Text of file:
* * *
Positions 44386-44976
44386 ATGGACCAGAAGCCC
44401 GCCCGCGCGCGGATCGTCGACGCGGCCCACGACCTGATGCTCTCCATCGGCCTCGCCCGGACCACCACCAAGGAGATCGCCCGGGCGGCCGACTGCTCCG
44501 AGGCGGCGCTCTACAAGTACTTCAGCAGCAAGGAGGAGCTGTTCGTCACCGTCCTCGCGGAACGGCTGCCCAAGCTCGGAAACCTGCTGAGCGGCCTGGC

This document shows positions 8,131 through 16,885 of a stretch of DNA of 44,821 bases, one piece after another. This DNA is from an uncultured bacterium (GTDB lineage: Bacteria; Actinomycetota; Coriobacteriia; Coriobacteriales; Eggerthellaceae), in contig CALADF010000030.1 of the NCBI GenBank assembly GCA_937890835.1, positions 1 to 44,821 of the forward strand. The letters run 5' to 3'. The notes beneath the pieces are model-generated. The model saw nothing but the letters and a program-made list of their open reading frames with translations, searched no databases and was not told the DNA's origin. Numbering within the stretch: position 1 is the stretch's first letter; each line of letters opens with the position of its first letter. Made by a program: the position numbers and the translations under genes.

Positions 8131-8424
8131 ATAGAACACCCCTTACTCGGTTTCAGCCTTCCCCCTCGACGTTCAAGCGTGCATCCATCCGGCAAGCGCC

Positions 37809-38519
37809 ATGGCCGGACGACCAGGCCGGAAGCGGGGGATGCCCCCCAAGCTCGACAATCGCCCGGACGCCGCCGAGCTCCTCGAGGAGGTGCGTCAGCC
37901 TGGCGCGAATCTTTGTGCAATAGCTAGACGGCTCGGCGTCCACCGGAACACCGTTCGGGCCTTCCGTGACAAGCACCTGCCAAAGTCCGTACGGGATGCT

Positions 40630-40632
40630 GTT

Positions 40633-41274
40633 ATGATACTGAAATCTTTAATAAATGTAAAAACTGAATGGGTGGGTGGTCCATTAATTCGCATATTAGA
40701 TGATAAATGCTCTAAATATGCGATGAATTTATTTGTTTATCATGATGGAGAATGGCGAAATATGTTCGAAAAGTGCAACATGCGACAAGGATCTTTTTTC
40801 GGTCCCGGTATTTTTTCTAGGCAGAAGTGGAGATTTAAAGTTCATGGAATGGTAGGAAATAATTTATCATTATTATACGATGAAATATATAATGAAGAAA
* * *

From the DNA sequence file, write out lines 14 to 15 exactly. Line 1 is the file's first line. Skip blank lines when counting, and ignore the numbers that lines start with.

40633 ATGATACTGAAATCTTTAATAAATGTAAAAACTGAATGGGTGGGTGGTCCATTAATTCGCATATTAGA
40701 TGATAAATGCTCTAAATATGCGATGAATTTATTTGTTTATCATGATGGAGAATGGCGAAATATGTTCGAAAAGTGCAACATGCGACAAGGATCTTTTTTC